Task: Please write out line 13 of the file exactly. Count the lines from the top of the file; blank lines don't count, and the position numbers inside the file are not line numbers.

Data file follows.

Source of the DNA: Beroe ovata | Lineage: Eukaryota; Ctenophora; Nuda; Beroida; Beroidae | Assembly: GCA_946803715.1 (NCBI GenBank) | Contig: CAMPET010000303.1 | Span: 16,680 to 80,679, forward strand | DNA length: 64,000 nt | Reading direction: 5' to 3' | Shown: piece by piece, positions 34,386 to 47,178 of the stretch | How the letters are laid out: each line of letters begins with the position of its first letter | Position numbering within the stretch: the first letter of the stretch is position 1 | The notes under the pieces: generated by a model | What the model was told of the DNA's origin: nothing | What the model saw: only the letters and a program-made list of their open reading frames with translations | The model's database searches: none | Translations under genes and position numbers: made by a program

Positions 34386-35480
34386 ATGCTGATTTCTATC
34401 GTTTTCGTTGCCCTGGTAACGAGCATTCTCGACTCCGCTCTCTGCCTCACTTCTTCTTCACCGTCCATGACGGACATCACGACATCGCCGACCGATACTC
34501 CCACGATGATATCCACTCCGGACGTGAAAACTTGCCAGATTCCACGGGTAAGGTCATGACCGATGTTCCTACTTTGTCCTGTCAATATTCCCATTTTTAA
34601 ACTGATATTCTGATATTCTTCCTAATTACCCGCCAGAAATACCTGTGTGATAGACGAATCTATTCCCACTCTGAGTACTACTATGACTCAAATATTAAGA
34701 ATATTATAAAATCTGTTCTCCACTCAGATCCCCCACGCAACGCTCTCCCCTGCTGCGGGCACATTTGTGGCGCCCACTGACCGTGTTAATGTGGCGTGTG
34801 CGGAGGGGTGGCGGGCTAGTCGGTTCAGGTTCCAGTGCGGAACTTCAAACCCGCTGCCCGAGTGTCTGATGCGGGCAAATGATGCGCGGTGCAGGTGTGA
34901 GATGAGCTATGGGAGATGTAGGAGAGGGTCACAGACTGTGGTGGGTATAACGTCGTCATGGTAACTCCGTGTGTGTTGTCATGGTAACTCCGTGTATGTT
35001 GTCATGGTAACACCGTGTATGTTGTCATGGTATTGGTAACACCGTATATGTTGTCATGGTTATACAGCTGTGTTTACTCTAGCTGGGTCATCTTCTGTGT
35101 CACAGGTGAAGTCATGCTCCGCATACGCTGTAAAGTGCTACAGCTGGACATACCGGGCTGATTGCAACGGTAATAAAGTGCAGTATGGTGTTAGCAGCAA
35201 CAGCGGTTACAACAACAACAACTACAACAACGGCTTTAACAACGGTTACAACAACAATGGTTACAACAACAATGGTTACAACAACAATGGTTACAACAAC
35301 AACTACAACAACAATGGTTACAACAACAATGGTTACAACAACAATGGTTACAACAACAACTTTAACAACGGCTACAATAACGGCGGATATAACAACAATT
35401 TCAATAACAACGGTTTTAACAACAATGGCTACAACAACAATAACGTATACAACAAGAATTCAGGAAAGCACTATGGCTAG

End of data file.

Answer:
35301 AACTACAACAACAATGGTTACAACAACAATGGTTACAACAACAATGGTTACAACAACAACTTTAACAACGGCTACAATAACGGCGGATATAACAACAATT